KAUFMANN, YEḤEZKEL (1889–1963), biblical scholar, thinker, and essayist. Born in the Podolia region of the Ukraine, Kaufmann studied in the modern yeshivah of Ch. *Tchernowitz (Rav Ẓa'ir) in Odessa and at the advanced courses of Baron David Guenzburg in Petrograd (Leningrad). He received a Ph.D. from the University of Berne in 1918. After World War I he lived in Berlin, where he began to work on his scholarly writings. In 1928 he migrated to Ereẓ Israel and taught in the Re'ali School in Haifa. In 1949 he was appointed professor of Bible at the Hebrew University, a post he held until his death. Of his many writings, two monumental works stand out: Golah ve-Nekhar, "Exile and the Alien Land" (4 vols. in 2, 1929–30), a sociological study on the fate of the Jewish people from ancient times to the modern period; and Toledot ha-Emunah ha-Yisre'elit, "The History of Israelite Faith" (8 vols. in 4, 1937–57), a history of Israelite religion from ancient times to the end of the Second Temple. The first seven volumes were condensed and translated into English by M. Greenberg under the title The Religion of Israel (1960). The beginning of volume 8 was translated into English by C.W. Efroymson under the title The Babylonian Captivity and Deutero-Isaiah (1970). His other works include: Ha-Sippur ha-Mikra'i al Kibbush ha-Areẓ (1956), of which an English version had been published previously (The Biblical Account of the Conquest of Palestine, 1953); Be-Ḥevlei ha-Zeman (1936), "In Troubled Times," a collection of articles and studies on contemporary problems; commentaries on the Book of Joshua (1959) and the Book of Judges (1962); and Mi-Kivshonah shel ha-Yeẓirah ha-Mikra'it (1966), "From the Crucible of Biblical Creativity," a posthumous collection of studies on the Bible. His essay on "The Biblical Age" appeared in Great Ages and Ideas of the Jewish People (edited by L.W. Schwarz, 1956).
Kaufmann's main contribution to the study of biblical religion was his thesis that Israel's monotheism was not a gradual evolutionary development from paganism but an entirely new beginning, sui generis, in religious history. From its beginnings, Kaufmann asserted, the Israelite monotheistic structure was devoid of any element of polytheistic mythology. Kaufmann claimed that nowhere in the Bible is there any trace of mythical elements – no battles among gods or birth of gods – and that theogony is totally absent. He suggested that this is due to the fact that the battle with myth had been waged and won long before the Bible was compiled. Israelite monotheism for Kaufmann began with Moses.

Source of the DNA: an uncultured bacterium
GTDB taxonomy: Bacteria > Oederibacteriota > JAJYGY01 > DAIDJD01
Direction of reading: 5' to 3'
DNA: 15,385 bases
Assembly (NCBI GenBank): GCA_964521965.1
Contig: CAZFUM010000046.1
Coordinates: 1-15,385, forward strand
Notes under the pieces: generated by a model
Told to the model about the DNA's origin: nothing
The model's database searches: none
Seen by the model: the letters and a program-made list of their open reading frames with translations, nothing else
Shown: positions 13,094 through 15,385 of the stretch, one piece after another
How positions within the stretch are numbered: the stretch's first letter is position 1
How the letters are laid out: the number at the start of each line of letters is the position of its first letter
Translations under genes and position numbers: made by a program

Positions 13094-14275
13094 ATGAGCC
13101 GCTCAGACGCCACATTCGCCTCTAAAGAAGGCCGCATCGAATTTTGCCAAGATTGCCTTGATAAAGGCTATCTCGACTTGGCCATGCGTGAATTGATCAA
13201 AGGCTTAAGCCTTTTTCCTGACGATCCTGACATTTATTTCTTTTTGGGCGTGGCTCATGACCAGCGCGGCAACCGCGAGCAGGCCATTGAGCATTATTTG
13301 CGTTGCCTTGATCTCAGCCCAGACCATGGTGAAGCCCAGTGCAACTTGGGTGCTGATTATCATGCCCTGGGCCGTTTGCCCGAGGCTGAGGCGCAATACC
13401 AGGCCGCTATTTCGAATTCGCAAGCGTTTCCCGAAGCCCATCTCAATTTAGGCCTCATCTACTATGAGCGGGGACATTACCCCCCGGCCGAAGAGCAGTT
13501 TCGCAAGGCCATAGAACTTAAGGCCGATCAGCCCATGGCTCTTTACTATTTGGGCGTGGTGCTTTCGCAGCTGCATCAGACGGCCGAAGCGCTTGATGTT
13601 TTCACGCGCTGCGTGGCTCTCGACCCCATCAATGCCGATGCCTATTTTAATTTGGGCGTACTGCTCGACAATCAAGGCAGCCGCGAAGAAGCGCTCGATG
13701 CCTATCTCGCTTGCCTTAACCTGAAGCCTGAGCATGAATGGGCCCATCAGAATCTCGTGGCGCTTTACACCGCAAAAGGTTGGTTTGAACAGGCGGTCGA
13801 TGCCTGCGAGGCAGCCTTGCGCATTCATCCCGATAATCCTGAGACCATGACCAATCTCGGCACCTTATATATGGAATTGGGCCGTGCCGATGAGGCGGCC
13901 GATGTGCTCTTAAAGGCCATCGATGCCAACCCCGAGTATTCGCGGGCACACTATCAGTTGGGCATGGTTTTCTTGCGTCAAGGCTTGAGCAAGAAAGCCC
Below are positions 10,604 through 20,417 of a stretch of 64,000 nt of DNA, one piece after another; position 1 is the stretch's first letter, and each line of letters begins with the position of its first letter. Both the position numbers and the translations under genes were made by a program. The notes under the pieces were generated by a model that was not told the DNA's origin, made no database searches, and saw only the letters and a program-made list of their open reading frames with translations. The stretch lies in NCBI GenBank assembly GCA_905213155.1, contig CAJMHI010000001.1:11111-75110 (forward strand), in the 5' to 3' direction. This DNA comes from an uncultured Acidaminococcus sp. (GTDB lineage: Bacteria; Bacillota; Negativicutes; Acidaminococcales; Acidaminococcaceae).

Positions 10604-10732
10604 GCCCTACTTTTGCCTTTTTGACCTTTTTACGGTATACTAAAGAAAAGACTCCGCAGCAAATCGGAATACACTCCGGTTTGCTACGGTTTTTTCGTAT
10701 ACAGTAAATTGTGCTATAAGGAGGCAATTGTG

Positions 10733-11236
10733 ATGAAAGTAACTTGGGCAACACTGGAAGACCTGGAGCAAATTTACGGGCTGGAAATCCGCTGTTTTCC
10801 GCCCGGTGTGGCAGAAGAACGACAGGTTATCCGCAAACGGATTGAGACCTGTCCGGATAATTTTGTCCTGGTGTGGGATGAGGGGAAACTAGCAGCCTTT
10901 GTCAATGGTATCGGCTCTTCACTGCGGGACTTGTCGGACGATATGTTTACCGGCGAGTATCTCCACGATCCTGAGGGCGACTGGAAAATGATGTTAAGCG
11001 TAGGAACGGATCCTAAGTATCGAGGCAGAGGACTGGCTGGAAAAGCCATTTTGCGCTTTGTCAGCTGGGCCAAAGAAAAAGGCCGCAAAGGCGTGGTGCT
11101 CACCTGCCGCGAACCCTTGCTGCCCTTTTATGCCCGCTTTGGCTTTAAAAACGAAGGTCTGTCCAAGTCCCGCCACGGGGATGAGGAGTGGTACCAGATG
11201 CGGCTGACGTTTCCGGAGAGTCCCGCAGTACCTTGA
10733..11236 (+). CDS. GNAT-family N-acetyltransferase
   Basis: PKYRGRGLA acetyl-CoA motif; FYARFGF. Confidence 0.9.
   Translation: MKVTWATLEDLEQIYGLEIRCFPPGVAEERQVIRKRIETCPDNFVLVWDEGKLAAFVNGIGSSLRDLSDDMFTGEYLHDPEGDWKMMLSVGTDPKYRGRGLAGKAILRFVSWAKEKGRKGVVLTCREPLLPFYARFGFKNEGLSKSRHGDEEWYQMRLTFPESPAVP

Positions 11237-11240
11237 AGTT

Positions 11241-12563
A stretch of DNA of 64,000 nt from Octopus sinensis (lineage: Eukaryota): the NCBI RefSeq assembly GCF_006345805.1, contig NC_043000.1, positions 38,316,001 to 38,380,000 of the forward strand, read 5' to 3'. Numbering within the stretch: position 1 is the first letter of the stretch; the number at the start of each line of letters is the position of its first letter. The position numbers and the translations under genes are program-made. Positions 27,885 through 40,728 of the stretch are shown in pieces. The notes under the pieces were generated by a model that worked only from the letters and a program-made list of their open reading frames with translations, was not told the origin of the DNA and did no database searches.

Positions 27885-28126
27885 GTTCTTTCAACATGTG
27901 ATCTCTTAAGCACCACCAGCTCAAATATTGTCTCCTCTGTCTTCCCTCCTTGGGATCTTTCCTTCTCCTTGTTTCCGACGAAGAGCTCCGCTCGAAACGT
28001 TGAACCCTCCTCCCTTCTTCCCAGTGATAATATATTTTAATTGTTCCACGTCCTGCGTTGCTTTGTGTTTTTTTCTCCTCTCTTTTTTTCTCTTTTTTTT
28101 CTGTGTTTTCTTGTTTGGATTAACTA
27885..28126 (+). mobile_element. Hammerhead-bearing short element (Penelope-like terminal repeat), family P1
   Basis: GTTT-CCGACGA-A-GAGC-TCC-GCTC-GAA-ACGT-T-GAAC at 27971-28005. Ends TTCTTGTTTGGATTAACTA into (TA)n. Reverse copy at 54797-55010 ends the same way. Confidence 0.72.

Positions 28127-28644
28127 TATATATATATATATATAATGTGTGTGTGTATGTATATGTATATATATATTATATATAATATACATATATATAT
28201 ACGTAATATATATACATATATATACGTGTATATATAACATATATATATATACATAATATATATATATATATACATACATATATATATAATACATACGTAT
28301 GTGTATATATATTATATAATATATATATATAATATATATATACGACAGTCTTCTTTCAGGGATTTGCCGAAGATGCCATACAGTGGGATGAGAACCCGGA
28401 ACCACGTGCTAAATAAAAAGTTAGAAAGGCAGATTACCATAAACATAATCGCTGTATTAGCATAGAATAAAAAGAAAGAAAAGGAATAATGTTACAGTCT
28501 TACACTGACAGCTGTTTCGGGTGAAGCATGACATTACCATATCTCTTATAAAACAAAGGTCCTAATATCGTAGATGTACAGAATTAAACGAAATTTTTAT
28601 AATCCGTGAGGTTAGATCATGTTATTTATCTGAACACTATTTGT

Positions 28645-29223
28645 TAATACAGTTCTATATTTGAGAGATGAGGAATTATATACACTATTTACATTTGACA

To bridge the gap between the concept of the one God of all humankind, on the one hand, and on the other, the fact that God's grace and works were known for 1,000 years only to Israel, Kaufmann developed the principle of theoretical (or ideational) universalism. So long as Israel was in its native land, this was expressed in the wish that all nations would some day acknowledge the one God, just as, according to Genesis, all humankind in the beginning knew only one God. In the exilic period, Israel began to move the monotheistic teaching beyond its territorial borders.
On Kaufmann's reading, the Bible was so fundamentally the product of a monotheistic world view that it claimed that all humans were originally monotheistic; it was human rebelliousness that produced the religious retrogression of paganism. Kaufmann went so far as to argue that Israelites of the biblical period had no understanding of polytheism. Ancient Israelites did not even know how to worship gods other than Yahweh and assumed that their neighbors worshipped fetishes of wood and stone. Most Bible scholars, in the main Protestant, tended to paraphrase the biblical accounts of Israelite idolatry, and conclude that there was a vast difference between the official religion, which was either monolatrous or monotheistic, and the popular religion, which was polytheistic. In contrast, Kaufmann maintained that there was no fundamental difference between "popular" and "official" religion with regard to monotheism. The prophetic denunciations of Israelite "idolatry" were the rhetoric of zealots who equated low-level